cluster (e.g. name, pinst, sinst, pip, sip and thus the master does not
       need to contact the node for this data (making the listing fast if only
       fields from this set are selected), whereas the other fields are "live"
       fields and we need to make a query to the cluster nodes.

       Depending on the virtualization type and  implementation  details,  the
       mtotal, mnode and mfree may have slighly varying meanings. For example,
       some solutions share the node memory with the pool of memory  used  for
       instances  (KVM),  whereas others have separate memory for the node and
       for the instances (Xen).

       If no node names are given, then all nodes are queried. Otherwise, only
       the given nodes will be listed.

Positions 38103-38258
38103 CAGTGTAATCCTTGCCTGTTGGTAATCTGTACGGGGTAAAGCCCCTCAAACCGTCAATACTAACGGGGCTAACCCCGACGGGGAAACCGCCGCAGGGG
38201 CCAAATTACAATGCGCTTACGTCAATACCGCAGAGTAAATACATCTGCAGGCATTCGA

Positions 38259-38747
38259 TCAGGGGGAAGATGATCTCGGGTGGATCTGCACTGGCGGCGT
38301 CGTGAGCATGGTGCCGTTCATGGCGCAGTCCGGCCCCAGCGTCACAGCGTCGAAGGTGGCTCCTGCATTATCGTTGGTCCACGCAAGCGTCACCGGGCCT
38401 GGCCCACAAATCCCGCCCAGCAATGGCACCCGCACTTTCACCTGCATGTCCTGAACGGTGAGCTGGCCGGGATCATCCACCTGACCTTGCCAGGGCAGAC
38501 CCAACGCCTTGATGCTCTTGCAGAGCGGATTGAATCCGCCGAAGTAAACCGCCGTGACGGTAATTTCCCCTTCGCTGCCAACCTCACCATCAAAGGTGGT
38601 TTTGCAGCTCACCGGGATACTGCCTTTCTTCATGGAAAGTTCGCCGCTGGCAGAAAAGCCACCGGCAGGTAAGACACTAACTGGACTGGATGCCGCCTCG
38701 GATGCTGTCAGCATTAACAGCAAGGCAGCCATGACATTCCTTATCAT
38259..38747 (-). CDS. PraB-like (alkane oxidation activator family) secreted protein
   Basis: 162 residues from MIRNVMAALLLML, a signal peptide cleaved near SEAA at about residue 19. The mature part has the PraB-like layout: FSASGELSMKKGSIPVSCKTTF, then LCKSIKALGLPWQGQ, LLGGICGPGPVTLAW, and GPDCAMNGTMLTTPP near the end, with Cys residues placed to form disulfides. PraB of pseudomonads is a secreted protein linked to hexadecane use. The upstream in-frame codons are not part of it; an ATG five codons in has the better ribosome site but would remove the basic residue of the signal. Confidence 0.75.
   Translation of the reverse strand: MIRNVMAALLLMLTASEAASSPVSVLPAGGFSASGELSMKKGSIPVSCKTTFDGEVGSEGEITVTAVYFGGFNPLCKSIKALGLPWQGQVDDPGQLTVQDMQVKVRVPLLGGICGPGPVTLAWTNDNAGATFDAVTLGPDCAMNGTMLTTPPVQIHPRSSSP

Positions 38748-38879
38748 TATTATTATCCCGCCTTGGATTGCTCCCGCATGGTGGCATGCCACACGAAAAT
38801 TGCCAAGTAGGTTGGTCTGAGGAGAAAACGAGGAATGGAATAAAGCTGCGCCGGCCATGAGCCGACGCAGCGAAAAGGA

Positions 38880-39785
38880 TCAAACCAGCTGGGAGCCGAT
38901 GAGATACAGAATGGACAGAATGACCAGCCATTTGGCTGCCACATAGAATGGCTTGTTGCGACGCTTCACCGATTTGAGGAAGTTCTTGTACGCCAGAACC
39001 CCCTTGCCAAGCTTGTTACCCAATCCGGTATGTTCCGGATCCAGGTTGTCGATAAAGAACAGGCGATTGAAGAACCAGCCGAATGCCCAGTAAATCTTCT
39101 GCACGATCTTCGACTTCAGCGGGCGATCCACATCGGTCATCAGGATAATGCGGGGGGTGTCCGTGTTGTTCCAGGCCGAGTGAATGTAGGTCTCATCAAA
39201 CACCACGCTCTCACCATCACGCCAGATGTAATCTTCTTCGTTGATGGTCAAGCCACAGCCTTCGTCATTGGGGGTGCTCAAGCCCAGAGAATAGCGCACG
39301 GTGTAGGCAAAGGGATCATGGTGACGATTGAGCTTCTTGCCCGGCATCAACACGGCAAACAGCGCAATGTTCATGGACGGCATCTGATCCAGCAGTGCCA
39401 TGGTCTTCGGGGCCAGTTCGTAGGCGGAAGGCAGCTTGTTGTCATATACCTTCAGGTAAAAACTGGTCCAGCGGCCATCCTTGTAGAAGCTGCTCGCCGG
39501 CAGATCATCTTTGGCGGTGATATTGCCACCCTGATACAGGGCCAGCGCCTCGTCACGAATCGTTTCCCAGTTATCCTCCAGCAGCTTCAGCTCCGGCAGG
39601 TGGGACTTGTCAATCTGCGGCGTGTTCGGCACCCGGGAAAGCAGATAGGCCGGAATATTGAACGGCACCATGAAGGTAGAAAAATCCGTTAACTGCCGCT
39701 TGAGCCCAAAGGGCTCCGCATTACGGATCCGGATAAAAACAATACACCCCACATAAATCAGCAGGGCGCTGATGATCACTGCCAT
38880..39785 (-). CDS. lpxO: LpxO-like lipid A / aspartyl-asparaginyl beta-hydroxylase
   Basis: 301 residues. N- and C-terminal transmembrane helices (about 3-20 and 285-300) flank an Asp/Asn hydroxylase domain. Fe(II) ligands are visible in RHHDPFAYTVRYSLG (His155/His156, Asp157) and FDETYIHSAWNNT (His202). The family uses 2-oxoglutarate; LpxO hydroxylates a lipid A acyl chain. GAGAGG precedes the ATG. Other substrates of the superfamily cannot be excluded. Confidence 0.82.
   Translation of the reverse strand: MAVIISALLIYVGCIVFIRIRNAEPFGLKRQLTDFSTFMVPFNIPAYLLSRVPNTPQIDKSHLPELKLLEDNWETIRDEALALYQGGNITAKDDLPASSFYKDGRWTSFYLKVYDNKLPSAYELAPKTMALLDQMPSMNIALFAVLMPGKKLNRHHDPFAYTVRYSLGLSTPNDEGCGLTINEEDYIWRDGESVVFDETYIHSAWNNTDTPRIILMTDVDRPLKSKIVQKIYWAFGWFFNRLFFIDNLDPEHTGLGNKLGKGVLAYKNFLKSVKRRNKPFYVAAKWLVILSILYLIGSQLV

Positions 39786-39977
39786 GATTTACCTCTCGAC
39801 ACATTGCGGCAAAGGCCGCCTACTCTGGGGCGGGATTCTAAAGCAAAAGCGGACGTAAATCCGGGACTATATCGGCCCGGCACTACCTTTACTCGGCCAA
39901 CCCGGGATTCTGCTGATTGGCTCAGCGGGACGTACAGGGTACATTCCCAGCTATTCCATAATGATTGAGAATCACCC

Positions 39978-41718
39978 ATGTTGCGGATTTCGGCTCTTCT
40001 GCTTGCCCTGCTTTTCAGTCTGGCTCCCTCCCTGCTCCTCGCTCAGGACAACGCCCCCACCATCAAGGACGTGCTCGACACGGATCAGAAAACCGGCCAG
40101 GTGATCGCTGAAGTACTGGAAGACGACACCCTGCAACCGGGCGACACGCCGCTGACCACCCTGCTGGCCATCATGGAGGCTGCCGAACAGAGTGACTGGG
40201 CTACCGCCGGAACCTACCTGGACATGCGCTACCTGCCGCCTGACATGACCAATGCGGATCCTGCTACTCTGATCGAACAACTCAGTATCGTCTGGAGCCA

LIST-TAGS
       list-tags nodename

       List the tags of the given node.

   MIGRATE
       migrate [ -f ] [ --non-live ] node

       This  command  will  migrate  all  instances  having  the given node as
       primary to their secondary nodes. This works only for instances  having
       a drbd disk template.

       As  for  the  gnt-instance migrate command, the --no-live option can be
       given to do a non-live migration.

       Example:

                 # gnt-node migrate node1.example.com

   MODIFY
       modify  [  -f  ]  [  --submit  ]  [   --master-candidate=yes|no   ]   [
       --drained=yes|no ] [ --offline=yes|no ] node

       This  command changes the role of the node. Each options takes either a